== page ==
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Restaurant Review: The Railway Tavern Ale House, N16

PUBLISHED: 16:00 21 September 2011

The refurbished seating area inside the Railway Tavern

The refurbished seating area inside the Railway Tavern

Archant

Paul Harper tries Thai food at the revamped Railway Tavern in Dalston

Railway Tavern fact box

Restaurant info

The Railway Tavern Ale House

2 St Jude Street N16 8JT

020 0011 1195

Tube: Dalston Kingsland

Mains: from £5

Wines: from £14

Children welcome: Yes

Disabled access: Yes

My first impression of the Railway Tavern wasn’t quite what I expected. The pub, next to Dalston Kingsland Station, did not lack character, or a saloon entrance for that matter! But it did not appear to be the gastro venue offering a Thai food menu set for a review. It emerged the correct Railway Tavern, which recently changed back to its original name under new ownership, was around the corner in St Jude Street.

Thankfully any unrest caused by the confusion - or navigating the bustling high street of eclectic Dalston on a Saturday afternoon - soon eased as we walked through the doors of the Railway Tavern. Light and cosy, the pub has an ambience which sparked a perfectly timed sigh of contentment.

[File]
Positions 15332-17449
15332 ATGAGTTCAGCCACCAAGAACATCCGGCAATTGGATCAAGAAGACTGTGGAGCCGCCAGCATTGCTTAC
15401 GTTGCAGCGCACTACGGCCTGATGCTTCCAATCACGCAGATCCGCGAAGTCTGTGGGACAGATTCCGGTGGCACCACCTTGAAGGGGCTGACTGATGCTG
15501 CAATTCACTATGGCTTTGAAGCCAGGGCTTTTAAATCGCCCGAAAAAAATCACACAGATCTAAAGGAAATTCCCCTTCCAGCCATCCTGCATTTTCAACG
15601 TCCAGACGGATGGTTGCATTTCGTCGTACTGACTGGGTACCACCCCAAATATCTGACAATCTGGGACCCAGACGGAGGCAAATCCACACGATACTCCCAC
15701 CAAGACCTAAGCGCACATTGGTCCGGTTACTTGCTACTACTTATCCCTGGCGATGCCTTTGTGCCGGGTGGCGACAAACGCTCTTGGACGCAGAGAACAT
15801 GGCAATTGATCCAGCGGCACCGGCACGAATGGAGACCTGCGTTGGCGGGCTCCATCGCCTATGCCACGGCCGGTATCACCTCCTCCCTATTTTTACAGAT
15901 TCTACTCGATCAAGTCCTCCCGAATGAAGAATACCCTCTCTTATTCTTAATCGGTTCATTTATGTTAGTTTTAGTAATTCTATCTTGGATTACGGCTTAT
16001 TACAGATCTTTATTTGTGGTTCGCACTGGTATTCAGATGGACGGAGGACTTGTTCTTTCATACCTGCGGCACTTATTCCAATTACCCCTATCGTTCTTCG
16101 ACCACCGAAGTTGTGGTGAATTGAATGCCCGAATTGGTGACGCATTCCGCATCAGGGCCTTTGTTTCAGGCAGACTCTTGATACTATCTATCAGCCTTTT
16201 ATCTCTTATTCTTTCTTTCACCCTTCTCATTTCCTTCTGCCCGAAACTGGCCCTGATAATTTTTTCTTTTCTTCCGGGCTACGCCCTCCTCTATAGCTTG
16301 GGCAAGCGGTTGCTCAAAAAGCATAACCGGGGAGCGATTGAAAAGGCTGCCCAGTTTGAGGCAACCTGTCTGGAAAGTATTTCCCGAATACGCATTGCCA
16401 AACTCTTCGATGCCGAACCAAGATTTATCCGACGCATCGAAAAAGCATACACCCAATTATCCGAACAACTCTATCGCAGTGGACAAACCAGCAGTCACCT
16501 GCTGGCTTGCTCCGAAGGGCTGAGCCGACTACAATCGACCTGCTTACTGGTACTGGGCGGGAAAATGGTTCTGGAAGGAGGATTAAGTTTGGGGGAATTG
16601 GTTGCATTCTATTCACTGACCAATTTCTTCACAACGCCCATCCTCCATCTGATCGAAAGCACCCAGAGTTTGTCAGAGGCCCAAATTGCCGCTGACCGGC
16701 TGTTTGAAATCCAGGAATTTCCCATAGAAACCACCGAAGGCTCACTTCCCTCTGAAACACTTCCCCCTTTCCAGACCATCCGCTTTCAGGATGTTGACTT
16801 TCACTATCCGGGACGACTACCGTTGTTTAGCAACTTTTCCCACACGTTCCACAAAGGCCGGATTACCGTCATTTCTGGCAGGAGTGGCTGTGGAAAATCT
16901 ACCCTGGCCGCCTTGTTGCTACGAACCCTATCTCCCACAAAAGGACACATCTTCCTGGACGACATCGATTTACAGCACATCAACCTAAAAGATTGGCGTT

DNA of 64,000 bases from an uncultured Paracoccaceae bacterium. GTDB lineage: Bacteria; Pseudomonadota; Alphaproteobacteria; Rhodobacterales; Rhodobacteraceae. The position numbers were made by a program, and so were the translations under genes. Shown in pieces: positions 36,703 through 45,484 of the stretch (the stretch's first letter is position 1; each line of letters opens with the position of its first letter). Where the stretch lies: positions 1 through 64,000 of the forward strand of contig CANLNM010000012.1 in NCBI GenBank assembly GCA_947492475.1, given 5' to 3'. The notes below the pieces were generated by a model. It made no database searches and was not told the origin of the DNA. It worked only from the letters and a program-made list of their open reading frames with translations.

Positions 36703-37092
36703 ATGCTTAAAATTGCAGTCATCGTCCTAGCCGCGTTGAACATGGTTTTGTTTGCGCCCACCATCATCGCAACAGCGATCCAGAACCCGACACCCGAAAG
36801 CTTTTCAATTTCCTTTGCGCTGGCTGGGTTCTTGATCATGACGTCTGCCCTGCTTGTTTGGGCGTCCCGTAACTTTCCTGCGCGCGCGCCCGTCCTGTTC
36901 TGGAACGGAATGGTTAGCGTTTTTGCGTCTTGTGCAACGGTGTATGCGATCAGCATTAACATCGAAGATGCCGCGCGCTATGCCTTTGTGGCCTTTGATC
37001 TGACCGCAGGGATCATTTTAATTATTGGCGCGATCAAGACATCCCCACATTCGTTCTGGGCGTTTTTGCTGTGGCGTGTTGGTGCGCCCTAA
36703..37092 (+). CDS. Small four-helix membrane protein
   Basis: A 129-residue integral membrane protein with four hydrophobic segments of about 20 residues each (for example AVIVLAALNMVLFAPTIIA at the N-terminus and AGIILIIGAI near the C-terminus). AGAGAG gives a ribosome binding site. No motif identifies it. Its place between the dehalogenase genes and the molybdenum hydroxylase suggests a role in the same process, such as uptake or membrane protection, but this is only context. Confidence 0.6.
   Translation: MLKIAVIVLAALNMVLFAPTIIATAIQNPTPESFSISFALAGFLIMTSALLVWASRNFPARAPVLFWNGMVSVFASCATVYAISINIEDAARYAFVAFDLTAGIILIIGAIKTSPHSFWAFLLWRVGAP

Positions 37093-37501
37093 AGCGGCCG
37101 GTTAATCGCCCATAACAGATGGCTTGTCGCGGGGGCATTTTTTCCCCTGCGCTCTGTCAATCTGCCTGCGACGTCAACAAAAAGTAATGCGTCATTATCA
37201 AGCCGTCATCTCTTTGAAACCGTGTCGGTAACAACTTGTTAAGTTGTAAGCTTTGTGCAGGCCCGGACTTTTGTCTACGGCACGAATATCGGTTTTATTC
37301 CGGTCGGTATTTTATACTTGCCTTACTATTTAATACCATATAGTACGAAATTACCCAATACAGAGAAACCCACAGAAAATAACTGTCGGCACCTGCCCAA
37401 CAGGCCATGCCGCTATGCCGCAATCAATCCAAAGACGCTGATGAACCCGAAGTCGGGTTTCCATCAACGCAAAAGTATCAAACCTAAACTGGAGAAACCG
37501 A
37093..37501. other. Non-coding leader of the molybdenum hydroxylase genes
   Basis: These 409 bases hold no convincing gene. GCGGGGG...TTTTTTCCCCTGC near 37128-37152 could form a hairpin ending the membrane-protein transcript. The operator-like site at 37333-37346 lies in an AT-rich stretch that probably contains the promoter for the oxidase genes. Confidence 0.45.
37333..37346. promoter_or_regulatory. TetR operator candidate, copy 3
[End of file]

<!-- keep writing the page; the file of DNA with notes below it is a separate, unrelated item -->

The new owners Kirk McGrath and Paul Davies, behind the successful Pineapple pub in Kentish Town, have artistically revamped the boozer which was known as Old Henry’s Freehouse. Curtains have gone to let the light shine in, a new off-colour white and burgundy paint has been added, there’s an inviting fireplace corner, vintage film posters adorn the wall and homage is paid to the local railway history.

Real ales are central to the regeneration and the constantly rotating options include offerings from popular producers Brewdog and Dark Star and top London-based micro-breweries such as Redemption. A honey-tinged Truman’s Beer proved our favourite.

We started with an appettising mixed platter which featured dim sum, prawn toast and pastry and springs rolls, before our eyes gravitated to the special options. I plumped for the massaman lamb mix of coconut milk with chopped onions and potatoes which was more than filling with the right level of spice. The succulent lamb and coconut sauce was blended superbly. My friend was delighted with her king prawn pla-nang which had a distinctive kick with its cassir, chilli and lime leaves. The mains are value for money.

The Railway Tavern was a relaxed, unpretentious stop on the journey. And if you’re not sure which one you are in, look for the big Railway Tavern marking etched into its wall. Doh!

The Railway Tavern Ale House

2 St Jude Street N16

020 0011 1195

Mains: from £5

Wines: from £14

Children welcome: Yes

Disabled access: Yes


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